And get this…Jerry “Shuto” Alston is such an accomplished golfer (thanks to his KIA martial arts training, of course), that he has a “Hole-in-1” to his credit! Well, maybe not because of his martial arts training, but maybe a just a little. His fabulous “Hole-in-1” serendipitously occurred on his 54th birthday (5 March 2011)! Need proof? Check out the following photos, the second of which is Jerry picking up his now famous “Hole-in-1” golf ball from its cup.

How sweet it is and&hellp;how very rare! Great job, Shuto!

As you can see, Shuto is still looking very young while the old guy in the red shirt is aging quite rapidly. Yet, we can still walk, laugh, and enjoy memorable times together.

As always, it is absolutely wonderful to reconnect with Karate Institute of America students. We were all such a dynamic part of everyone’s life during that time of our lives, and it was, indeed, a memorable, positive and worthy time.

Photo of the Week: Don’t Forget the Heroes

Don't Forget the Heroes

Copyright, Richard Andrew King

DON’T FORGET THE HEROES is a patriotic, passionate and moving tribute to those American men and women who serve and have served the “Flag of the Free.” It also offers a special acknowledgment to all those souls who have suffered, died and cried as a result of the Vietnam War.

Download the Full Song for Free HERE.

ENDORSEMENTS

DON’T FORGET THE HEROES is a wonderful tribute to all of us who served in Vietnam, both the living and the dead, and the families at home who also paid a price for loving a service member.

~ General Norman Schwarzkopf, U.S. Army (deceased)

This CD will mean a great deal to everyone who lost a loved one in Vietnam, and will serve as a poignant reminder to every American that we should never forget those who sacrifice their lives for our country.

~ Ross Perot

Photo of the Week: Eric “EV” Vind, KIA Black Belt #10: Fallen but Not Forgotten

Eric "EV" Vind, KIA Black Belt #10: Fallen But Not Forgotten

Every structure needs a foundation, and one of the corner stones of the KIA’s legacy is Eric “EV” Vind, the 10th Black Belt of the Kiado-Ryu.

In his mid teens at the time, Eric was one of four brothers who studied at the Karate Institute of America in its infancy. Beginning at our first studio on Via Fabricante in Mission Viejo in 1979, Eric became the first leader to emerge and set the mark for others to follow. He was the only Vind brother to rise to the Black Belt level.

Highly creative, respectful, intelligent, skillful, humble and artistic, EV’s persona was magnetic, energetic, dynamic, enthusiastic. He was also the first assistant teacher at the KIA, and an extremely good one at that. He was always the first one to assist others in learning and in passing on technical information. He loved kata (martial arts choreographed routines), and was engaging and innovative in creating self-defense techniques.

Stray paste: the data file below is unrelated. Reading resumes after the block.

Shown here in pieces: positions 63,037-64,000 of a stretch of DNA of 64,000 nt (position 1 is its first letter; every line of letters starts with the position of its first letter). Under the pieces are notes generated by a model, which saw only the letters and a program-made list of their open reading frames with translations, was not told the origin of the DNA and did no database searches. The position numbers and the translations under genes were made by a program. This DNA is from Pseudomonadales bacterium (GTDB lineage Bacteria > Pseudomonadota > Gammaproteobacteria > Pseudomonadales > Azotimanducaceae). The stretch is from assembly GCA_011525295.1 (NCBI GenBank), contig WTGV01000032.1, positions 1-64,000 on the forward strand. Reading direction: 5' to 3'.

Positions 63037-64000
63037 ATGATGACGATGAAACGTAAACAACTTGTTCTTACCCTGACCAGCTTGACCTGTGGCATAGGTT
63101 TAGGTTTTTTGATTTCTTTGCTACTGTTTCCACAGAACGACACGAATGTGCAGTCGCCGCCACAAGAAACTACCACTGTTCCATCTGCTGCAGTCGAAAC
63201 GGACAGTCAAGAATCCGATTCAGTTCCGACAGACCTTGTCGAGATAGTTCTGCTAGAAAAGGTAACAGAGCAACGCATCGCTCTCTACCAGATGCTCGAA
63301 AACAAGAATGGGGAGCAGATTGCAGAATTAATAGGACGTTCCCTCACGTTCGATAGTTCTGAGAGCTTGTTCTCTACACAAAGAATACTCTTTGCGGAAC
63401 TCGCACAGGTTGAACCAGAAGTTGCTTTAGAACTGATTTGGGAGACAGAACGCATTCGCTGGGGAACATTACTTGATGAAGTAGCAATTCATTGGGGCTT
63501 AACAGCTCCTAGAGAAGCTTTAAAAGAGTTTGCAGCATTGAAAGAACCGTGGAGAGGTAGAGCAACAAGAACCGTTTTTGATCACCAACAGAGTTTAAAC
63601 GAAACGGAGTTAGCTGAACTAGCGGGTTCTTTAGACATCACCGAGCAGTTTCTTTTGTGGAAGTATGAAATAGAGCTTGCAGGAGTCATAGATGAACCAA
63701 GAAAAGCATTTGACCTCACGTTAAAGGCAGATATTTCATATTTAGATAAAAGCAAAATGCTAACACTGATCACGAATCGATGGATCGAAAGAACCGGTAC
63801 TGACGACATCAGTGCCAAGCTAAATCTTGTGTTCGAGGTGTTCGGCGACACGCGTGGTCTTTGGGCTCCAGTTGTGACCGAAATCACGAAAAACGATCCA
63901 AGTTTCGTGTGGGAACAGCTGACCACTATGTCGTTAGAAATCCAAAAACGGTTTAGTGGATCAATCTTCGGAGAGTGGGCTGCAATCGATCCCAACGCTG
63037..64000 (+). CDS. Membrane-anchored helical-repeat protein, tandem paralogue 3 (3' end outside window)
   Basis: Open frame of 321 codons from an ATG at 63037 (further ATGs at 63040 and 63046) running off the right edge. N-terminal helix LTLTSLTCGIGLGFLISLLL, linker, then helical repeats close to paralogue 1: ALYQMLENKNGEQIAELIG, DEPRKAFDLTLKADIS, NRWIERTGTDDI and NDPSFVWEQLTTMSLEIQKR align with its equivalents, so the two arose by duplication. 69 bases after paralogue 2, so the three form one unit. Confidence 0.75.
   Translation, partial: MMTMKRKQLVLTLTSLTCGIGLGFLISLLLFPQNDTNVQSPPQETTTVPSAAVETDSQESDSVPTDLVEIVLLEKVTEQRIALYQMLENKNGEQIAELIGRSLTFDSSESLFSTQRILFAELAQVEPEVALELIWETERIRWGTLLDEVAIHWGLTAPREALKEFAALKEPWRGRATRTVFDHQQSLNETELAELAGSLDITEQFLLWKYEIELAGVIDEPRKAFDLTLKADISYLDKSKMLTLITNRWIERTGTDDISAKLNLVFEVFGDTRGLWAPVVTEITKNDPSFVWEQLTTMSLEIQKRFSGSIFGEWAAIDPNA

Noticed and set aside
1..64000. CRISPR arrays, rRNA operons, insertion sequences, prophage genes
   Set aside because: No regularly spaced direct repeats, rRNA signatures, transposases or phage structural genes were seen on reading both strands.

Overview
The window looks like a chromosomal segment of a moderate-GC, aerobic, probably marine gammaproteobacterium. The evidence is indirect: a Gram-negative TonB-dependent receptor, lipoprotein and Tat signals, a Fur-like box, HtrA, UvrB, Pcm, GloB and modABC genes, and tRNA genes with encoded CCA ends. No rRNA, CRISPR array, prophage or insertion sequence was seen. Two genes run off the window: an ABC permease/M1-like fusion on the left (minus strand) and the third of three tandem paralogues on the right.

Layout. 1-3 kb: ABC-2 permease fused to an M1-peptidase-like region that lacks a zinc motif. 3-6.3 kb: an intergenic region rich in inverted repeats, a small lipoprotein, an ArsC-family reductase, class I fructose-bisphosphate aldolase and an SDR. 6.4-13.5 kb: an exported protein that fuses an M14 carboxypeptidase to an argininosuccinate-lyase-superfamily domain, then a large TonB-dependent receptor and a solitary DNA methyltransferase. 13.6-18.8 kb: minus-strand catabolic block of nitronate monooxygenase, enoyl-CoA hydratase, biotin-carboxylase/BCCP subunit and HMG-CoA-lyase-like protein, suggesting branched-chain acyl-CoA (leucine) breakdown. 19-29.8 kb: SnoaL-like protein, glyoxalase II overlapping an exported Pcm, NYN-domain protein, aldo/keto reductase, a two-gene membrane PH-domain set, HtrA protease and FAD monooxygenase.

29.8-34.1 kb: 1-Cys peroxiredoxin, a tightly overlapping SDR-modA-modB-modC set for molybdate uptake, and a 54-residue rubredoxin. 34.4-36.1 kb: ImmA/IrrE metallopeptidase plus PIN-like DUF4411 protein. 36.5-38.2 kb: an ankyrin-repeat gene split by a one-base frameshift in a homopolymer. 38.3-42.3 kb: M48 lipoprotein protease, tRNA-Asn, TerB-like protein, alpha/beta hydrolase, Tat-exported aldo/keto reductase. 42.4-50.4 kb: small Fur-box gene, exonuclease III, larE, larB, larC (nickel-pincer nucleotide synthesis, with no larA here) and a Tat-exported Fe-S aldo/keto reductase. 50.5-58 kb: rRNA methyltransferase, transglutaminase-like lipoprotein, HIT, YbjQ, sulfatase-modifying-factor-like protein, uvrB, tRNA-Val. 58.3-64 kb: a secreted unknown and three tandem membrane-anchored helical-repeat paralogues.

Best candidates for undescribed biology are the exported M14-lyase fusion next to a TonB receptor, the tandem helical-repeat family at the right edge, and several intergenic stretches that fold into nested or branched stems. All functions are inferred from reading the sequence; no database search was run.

One memorable story regarding Eric was when he was practicing with double nunchucks one night. Since the early studio had no mirrors, Eric was using the windows as a reflective device. Mr. King was standing behind his back watching as Eric whirled and twirled the chucks. All of a sudden, Eric stopped and turned around to face Mr. King. Blood was streaming down his face. Eric had cut his face open with the end of one of the chucks and the amazing thing of note is that the chucks never wavered in their trajectory, underscoring their ever-present danger! Eric recovered and will always be remembered as a respectful, creative and talented martial artist.

Eric is the 10th Black Belt of the Kiado-Ryu, achieving his 1st Dan rating in 1990. Sadly, EV died on 25 January 2005 from kidney failure as a result of Type 2 diabetes. Although fallen, Eric “EV” Vind will never be forgotten. He was an extraordinary human being, and we are deeply grateful he was one of the gifted inspirational leaders of the Karate Institute of America. May he always rest in peace.

The 1st Black Belt of the Kiado-Ryu

The 1st Black Belt of the Kiado-Ryu

© Genny “Cougar” Edge

Steven “Widi” Ho began his karate experience at the Karate Institute of America with Kiado-Ryu Grandmaster, Richard Andrew King, in 1979 at the age of twelve in Mission Viejo, CA, at the original Via Fabricante studio.

Gifted and eager to learn, Steven applied his talents and studies diligently and became the first Black Belt of the Kiado-Ryu in 1984 when he was seventeen.

Ho competed extensively for the KIA in both open hand kata and weapons forms. In 1989 at the age of twenty-two, he became the #1 Black Belt American Forms competitor in the United States in the North American Sports Karate Association (NASKA).

With accomplishments in hand and a diversity of talent, training, and skill, Ho was noticed by movie producers and went on to do stunt work in the Teenage Mutant Ninja Turtles series as Donatello, after which he continued to earn his living in the entertainment business.